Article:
Independent and cutting-edge analysis on Turkey and its neighborhood

The underrepresentation of women in political decision-making has been a majorproblem for Turkey since the 1960s. Ranking 167th among 189 countries with 4.36percent women in the Turkish national parliament, it is obvious that Turkey hasto ensure women’s “fast-track” access by legislating affi rmative action (quotas).Although still perceived as controversial by some, quotas have proved to be theonly successful way to ensure women’s rapid access to political power and arequite common. A legislative quota is necessary for women to overcome the socialand economical obstacles that prevent them from entering politics in Turkey, andfor the country’s politics to profi t from the rich and unused experience and skillsof women.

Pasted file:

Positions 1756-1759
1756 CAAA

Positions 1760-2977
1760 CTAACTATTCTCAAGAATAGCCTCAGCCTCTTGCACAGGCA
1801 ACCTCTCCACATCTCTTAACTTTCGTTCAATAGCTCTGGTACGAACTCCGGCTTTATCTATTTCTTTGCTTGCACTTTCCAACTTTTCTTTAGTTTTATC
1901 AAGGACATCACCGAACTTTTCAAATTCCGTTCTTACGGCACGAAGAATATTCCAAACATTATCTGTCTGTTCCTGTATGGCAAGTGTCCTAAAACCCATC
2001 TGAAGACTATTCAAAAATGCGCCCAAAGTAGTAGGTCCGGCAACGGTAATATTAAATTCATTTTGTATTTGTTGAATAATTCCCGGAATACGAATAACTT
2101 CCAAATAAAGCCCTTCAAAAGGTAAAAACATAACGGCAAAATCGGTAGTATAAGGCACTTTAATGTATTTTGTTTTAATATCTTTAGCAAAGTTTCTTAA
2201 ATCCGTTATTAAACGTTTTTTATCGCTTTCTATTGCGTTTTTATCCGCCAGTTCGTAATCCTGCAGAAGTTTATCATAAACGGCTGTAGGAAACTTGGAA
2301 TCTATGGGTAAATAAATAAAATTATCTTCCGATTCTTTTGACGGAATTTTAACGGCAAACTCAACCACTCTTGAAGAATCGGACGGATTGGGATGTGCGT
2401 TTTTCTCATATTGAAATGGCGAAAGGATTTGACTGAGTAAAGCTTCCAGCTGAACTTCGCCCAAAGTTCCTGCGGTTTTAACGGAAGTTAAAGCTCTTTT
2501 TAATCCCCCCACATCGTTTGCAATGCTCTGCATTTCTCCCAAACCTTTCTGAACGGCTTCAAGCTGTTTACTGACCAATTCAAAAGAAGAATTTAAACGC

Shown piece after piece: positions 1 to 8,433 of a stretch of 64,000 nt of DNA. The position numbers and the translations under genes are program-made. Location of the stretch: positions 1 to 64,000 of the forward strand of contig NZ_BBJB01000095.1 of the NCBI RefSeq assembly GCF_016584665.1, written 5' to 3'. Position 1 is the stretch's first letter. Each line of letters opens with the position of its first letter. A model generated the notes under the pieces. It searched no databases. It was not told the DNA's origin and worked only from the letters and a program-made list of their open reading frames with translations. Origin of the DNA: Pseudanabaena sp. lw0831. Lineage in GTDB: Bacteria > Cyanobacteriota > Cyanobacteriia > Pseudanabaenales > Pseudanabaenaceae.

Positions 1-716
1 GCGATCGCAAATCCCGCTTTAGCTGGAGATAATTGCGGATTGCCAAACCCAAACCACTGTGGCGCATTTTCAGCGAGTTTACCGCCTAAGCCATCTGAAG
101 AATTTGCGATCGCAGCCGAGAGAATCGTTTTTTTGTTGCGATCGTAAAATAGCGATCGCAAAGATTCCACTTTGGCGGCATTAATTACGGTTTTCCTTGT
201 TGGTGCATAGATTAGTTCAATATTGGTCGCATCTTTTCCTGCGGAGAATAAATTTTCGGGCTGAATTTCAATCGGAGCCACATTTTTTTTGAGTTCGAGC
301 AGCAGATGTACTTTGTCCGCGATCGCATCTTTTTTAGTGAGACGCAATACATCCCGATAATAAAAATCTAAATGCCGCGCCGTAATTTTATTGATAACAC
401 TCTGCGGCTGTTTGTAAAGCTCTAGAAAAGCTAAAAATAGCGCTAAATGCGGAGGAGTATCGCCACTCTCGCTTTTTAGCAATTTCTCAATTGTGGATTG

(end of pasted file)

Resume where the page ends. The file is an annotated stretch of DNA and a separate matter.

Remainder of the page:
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CONTRIBUTOR
Selen Lermioğlu Yılmaz
Selen Lermioğlu Yılmaz
From the Desk of the Editor Over the last couple of years, Turkey has weathered multiples storms in close succession: two general elections that took place in a polarized political climate, an escalation of the Turkey-PKK conflict, a crisis with Russia, the 2016 failed coup attempt followed by state of emergency measures, and the continued threat of terrorist attacks. The aftermath of the constitutional referendum in April...
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